Gracie Jiu-Jitsu Barrie | Guide to the foundation 5 ground positions
If you are already practicing Jiu-jitsu the movement and reactions almost come as second nature. But flashback to your first week on the mats and it’s easy to remember the trickiest part was trying to get a full picture of how the pieces of the puzzle fit together.
Looking beyond self-defense or BJJ competition, the actual system of how Gracie Jiu-Jitsu is taught does a great job of answering those questions while giving you all the benefits of this amazing art.
Effective positional control is a critical aspect of Gracie Jiu-Jitsu, as it enables grapplers to dictate the pace and direction of a match. By utilizing BJJ’s positions, grapplers can advance their attacks and stop opponents from making progress in the right direction. Dominant positional control is crucial for a grappler to control their opponent and ultimately submit them.
Gracie Jiu-Jitsu Formula = Position Before Submission
Although it’s possible to execute some submissions from inferior positions, it’s essential to learn how to effectively use dominant positions. Controlling an opponent is a key skill for both self-defense and competition, allowing you to stay safe and use submissions, strikes, or more dominant pins as required. When stuck in a bad position, your options become severely limited, and even worse, you are under constant threat from the opponent.
Below are the five must-know dominant positions in Jiu-Jitsu that practitioners of all levels will want to start their ground studies with:
Foundational Jiu-Jitsu Position #1 The Closed Guard”
The closed guard is a fundamental position in Jiu-Jitsu made famous by Royce Gracie’s use of it in the early UFC events. Often the first type of guard that students learn, it’s a position where the bottom player wraps their legs around the opponent’s waist as the opponent tries to pass the guard.
The goal of the bottom player in the closed guard is to break the opponent’s posture, preventing them from staying upright and doing anything aggressive. Breaking the opponent’s posture is crucial when using the closed guard. Most of the attacks from this position will come from either a broken posture or by unbalancing the opponent as they fight to stay upright.
The closed guard may appear passive, but it’s very powerful if used correctly. A skilled guard player can execute submissions ranging from joint locks, chokes, and strikes. The person stuck inside the closed guard is forced to work on passing the guard, limiting their options for submitting the guard player.
Think about it, they have only their arms to use while the bottom closed guard person has both arms and legs available to them.
Jiujitsu Position #2 -The Full Mount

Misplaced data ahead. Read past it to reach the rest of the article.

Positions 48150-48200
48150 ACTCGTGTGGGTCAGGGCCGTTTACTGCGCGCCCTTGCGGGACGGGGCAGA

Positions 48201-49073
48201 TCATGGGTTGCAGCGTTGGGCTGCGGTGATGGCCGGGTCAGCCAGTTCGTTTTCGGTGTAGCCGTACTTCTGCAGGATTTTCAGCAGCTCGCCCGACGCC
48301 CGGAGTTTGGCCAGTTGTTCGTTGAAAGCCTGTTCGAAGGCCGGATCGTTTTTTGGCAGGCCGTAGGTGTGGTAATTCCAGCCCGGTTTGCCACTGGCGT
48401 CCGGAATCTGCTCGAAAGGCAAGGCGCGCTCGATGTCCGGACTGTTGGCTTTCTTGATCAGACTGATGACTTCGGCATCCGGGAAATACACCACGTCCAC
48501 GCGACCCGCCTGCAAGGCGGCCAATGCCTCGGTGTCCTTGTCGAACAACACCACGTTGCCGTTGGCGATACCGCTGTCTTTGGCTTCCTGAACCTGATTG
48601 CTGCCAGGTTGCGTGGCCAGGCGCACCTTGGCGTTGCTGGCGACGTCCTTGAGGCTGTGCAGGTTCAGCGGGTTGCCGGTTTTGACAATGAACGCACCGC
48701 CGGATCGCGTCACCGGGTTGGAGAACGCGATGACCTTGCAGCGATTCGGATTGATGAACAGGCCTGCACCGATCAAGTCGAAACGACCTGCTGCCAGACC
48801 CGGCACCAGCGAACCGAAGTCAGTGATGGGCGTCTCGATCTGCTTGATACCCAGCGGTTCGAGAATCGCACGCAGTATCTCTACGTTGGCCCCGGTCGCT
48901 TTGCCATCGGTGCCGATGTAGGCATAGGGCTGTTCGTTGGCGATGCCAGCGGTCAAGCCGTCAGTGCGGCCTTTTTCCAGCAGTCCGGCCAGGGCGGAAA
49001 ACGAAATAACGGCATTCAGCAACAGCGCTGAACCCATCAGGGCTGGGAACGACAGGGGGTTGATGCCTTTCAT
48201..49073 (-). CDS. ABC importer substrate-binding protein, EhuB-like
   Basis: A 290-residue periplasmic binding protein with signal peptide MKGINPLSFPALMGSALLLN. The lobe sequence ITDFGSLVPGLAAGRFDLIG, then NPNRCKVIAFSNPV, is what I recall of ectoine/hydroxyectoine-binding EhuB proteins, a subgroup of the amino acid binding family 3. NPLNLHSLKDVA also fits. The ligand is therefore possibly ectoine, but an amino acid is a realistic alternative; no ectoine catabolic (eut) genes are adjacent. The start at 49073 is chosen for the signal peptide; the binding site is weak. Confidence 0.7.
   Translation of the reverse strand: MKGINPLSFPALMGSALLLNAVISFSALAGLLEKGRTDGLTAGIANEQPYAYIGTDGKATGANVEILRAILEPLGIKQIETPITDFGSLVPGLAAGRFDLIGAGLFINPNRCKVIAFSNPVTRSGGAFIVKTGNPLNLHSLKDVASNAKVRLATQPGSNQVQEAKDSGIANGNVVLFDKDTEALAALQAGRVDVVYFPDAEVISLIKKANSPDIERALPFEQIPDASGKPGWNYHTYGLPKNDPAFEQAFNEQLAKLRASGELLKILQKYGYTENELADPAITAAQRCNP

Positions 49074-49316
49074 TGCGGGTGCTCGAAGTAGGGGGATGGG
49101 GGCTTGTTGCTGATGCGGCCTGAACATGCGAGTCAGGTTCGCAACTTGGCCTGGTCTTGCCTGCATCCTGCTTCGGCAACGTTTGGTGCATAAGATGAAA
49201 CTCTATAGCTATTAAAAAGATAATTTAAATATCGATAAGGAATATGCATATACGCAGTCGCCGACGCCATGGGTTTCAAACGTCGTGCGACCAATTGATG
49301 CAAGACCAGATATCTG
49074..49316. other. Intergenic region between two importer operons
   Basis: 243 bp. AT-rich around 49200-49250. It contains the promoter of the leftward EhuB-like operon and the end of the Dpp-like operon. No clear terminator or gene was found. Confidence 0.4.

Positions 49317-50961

The full mount is a powerful controlling position in Jiu-Jitsu. Most obviously, it’s a bad spot to be in if strikes are in the mix, so mount escapes are taught very early in our student’s education. Even without the self-defense aspect, there are many submissions and chokes applied from the mount.
The full mount is a nuanced position that requires a solid understanding of body positioning to stay in control. A slight miscalculation can lead to a reversal if a grappler gets too aggressive in forcing a submission. Jiujitsu legend and Gracie family champion is known as the master of the mount. Take a look at the footage below for key insight in the ever important aspect of escaping the mount.
Jiu-jitsu Position #3 Back Mount
The back mount is a position where a grappler is on their opponent’s back, with their legs wrapped around the opponent’s hips. This position offers many opportunities for submissions such as the infamous Mata Leao – Rear naked choke, the armbar, and the bow and arrow choke. The options are limitless.
One of the best places to be even vs a much larger opponent, attacking from the back eliminates almost all danger presented by even the most dangerous opponents. A key staple in the system here in our Barrie martial arts academy.
The back mount is a challenging position to escape, and a skilled grappler can maintain control for extended periods. As the opponent tries to escape, the back mount can be used to transition to other dominant positions like the mount or the side control.
Jiu-jitsu Position #4- Side Control
The side control position is when you’ve passed the legs but not fully on top of the person in the mount, so controlling from a horizontal position. It is generally looked at as a transitional position that can be used to move to more dominant positions or, at the same time, apply very powerful techniques.
The most common submission options at a beginner level include the Americana, the Kimura, and the arm triangle choke.
Jiu-jitsu Position #5 – Knee on Belly
Often overlooked because of the space the position creates, knee on belly is a must-know for those thinking in any format other than sport BJJ, as that space is exactly what is needed to apply strikes or transitions versus a holding opponent. Adding knee on belly to your toolbox goes a long way toward having a complete set of options for both offense and self defense.
Thanks & see you soon